Skip to main content

System Builder Marathon, March 2010: $750 Gaming PC

Benchmark Results: Productivity

Overclocking alone yields a 26% reduction in rendering time in our new 2010 version of 3ds Max, but check out the massive 74% reduction once all four cores were enabled.

Forget overclocking, reducing scan times in AVG calls for additional processing cores. This is a new version of AVG, but our previous dual-core SBM systems usually took from 6.5 to seven minutes to scan these same compressed files.

WinRAR is a repeat benchmark, and the stock March PC finishes in the same exact time as the overclocked December SBM PC.

Going back to the last SBM, this is the sole application where swapping in DDR2-1066 provided a large performance impact, allowing the overclocked December PC to finish in 1:44, a whole 19 seconds faster than with DDR2-800 and just few seconds behind today’s unlocked quad.

The 7-Zip benchmark replaces WinZip and clearly shows benefits from both additional cores and overclocking.

Photoshop CS4 is another repeat benchmark version carried over from the previous SBM. The March SBM PC finishes the job 24 seconds faster than the December PC, but takes 15 seconds longer once both are overclocked. Erase the near loss though, as in the end having a stable fourth core propels the December PC back into the lead by nearly half a minute.

  • erdinger
    This system seams to be really potent. Good job!
    Reply
  • erdinger
    Good job. I Really like the system and I agree in nearly every decision.

    unlocking the forth core and still overclocking to 3.6Ghz is just great! I'm getting jealous because my 4th core is broken.

    I'm looking forward to the value comparison.
    Reply
  • cruiseoveride
    This is almost identical to my build. But I used 2nd hand parts, dual HD4870s and it worked out just less than $600.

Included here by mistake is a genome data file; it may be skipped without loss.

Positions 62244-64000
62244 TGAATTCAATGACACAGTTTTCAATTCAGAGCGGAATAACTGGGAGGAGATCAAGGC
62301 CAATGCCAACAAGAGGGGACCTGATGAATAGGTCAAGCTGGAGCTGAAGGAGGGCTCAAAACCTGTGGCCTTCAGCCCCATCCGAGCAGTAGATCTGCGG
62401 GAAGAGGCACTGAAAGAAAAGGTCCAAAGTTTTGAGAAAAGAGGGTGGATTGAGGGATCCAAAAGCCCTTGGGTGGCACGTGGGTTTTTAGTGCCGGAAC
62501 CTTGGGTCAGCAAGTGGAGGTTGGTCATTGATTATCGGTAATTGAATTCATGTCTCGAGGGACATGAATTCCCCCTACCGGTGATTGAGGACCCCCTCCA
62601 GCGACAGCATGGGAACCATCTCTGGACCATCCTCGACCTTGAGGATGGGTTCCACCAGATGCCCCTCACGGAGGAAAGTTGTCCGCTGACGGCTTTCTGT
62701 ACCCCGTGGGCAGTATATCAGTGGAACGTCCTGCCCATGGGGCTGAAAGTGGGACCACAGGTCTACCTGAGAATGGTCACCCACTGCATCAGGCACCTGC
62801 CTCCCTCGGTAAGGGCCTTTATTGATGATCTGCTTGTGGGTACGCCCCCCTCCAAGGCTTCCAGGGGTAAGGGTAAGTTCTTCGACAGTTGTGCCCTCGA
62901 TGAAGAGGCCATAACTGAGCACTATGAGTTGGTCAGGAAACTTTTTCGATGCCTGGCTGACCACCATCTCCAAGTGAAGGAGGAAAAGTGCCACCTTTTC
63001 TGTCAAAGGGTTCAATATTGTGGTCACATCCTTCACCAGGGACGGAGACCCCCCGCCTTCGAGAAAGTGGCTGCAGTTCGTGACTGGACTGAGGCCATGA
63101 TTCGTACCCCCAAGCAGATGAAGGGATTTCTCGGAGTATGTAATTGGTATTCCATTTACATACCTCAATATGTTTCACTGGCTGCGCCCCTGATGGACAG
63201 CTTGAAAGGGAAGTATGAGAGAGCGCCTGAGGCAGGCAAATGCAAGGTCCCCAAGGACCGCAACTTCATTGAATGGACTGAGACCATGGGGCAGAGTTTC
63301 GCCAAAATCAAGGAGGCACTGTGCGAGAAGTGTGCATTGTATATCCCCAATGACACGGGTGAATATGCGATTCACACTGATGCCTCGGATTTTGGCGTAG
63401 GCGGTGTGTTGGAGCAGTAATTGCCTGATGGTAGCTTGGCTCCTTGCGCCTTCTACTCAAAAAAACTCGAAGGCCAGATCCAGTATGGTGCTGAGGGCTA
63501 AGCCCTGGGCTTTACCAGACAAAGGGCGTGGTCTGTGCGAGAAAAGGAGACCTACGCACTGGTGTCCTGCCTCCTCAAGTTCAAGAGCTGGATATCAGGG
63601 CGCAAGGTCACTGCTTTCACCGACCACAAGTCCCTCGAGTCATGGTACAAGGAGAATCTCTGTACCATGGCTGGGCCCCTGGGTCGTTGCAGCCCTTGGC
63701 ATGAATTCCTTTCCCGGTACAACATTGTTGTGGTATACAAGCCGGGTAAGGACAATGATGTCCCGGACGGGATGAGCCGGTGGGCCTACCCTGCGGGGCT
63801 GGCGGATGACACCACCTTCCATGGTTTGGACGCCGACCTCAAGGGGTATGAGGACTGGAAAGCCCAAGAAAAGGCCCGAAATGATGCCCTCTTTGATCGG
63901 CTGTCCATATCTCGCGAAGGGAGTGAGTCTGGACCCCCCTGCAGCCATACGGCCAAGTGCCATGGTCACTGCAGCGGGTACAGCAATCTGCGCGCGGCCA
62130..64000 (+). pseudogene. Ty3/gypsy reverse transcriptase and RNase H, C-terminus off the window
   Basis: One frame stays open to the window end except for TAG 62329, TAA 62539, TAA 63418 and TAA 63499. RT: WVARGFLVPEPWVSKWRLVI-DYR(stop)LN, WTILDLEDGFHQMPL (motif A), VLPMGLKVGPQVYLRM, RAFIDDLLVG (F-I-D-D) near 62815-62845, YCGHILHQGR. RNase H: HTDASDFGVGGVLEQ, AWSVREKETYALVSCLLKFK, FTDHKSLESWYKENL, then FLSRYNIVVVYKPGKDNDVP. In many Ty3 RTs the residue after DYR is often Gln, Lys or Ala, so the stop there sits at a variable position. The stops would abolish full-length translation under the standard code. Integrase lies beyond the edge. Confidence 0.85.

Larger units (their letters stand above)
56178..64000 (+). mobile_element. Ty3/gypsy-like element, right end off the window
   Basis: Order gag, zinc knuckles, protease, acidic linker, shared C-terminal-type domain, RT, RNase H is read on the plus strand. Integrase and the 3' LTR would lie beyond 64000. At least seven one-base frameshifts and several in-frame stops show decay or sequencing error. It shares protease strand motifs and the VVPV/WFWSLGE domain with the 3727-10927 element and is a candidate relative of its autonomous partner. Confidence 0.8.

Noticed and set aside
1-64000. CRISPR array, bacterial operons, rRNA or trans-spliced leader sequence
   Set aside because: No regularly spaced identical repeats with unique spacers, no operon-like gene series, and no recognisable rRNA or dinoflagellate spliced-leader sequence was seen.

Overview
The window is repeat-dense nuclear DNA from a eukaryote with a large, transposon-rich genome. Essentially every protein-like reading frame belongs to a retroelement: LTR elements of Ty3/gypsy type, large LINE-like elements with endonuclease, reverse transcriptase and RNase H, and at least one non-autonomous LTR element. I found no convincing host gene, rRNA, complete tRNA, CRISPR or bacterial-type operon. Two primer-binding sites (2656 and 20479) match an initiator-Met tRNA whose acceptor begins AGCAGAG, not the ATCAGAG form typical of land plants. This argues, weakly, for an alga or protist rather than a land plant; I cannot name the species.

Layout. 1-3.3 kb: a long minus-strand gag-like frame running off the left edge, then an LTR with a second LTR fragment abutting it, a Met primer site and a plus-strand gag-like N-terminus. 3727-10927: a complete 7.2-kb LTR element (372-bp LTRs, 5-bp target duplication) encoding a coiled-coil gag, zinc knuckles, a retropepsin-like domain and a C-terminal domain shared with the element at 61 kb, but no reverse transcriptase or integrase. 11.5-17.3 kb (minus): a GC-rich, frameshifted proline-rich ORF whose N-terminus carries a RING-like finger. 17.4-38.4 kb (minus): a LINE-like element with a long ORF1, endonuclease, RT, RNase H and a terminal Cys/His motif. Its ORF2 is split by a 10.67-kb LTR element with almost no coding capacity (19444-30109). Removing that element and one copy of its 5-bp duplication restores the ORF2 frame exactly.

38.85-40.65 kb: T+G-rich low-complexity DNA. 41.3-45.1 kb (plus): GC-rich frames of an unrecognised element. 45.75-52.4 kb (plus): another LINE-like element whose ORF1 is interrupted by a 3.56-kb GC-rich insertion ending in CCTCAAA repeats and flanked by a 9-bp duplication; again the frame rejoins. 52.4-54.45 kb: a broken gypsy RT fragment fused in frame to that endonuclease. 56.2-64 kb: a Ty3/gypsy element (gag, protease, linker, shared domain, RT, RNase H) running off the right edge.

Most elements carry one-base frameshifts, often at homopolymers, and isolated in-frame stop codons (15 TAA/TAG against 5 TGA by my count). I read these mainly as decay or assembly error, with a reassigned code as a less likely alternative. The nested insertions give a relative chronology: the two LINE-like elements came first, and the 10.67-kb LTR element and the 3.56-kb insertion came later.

4 cores, 3.2Ghz, 13,000 3dmark points.

    Great bang-for-buck system.
    Reply
  • stray_gator
    Apart from a SBM entry, this article also provides reality check regarding the benefits of a fourth core. quite useful.
    Reply
  • jsowoc
    I find the value comparisons are usually (always?) that the least expensive computer has the most "value", followed closely by the middle computer, trailed by the most expensive setup.

    Would it be possible to make a 3-way comparison of systems at the same price (for example, $1000)? One could be an AMD-based system, another an Intel-based, and a third maybe a graphics-heavy monster, or a MicroATX system (to see how much performance you sacrifice to stay in $1000 and fit a small form factor).
    Reply
  • Otus
    What would by interesting is a round of "upgrade" builds. Set specific budgets for ungrades and add them on top of the hardware from a previous round. That would allow commentary on upgrade paths and also help builders of new rigs.
    Reply
  • shubham1401
    Wow!
    This processor is a beast for the price...Really Impressed
    Reply
  • Crashman
    jsowocI find the value comparisons are usually (always?) that the least expensive computer has the most "value", followed closely by the middle computer, trailed by the most expensive setup.Would it be possible to make a 3-way comparison of systems at the same price (for example, $1000)? One could be an AMD-based system, another an Intel-based, and a third maybe a graphics-heavy monster, or a MicroATX system (to see how much performance you sacrifice to stay in $1000 and fit a small form factor).
    Except for the CPU cooler, you usually sacrifice nothing to go Micro ATX. Tom's Hardware even did a micro-ATX SBM...where the Core i7 system sucked because it had to use the stock cooler. You can find semi-small micro-ATX cases that fit mid-sized coolers.

    Antec also makes a MICRO ATX MID TOWER which REALLY sux since it misses the point of Micro ATX completely, so I don't want to hear about that one.

    And of course there's Micro ATX mini-towers with the same layout as full-ATX. You get all the performance of ATX and the big cooler, with a case that's around 14-15" tall.
    Reply
  • jsowoc
    CrashmanExcept for the CPU cooler, you usually sacrifice nothing to go Micro ATX. Tom's Hardware even did a micro-ATX SBM...where the Core i7 system sucked because it had to use the stock cooler. (...)
    My argument was not that they should do a $500-$1000-$2000 comparison of uATX builds - they did this. I was suggesting doing a $1000intel - $1000amd - $1000uATX comparison.
    Reply
  • tigerwraith
    I still dont understand why they went with 2 gfx cards. Ive seen in a lot of reviews that even the newest games dont always work right off the bat when using Crossfire or SLi, So why not spend the money on a 5770 for this. You get DX 11, Dual to Triple moniters, and passthrough. So say you wanted to build a budget HTPC that could game Id have went with the 5770 or 5830 not only would that be a great cpu to watch on a HDTV but you would only need the HDMI cable to run everything.
    Reply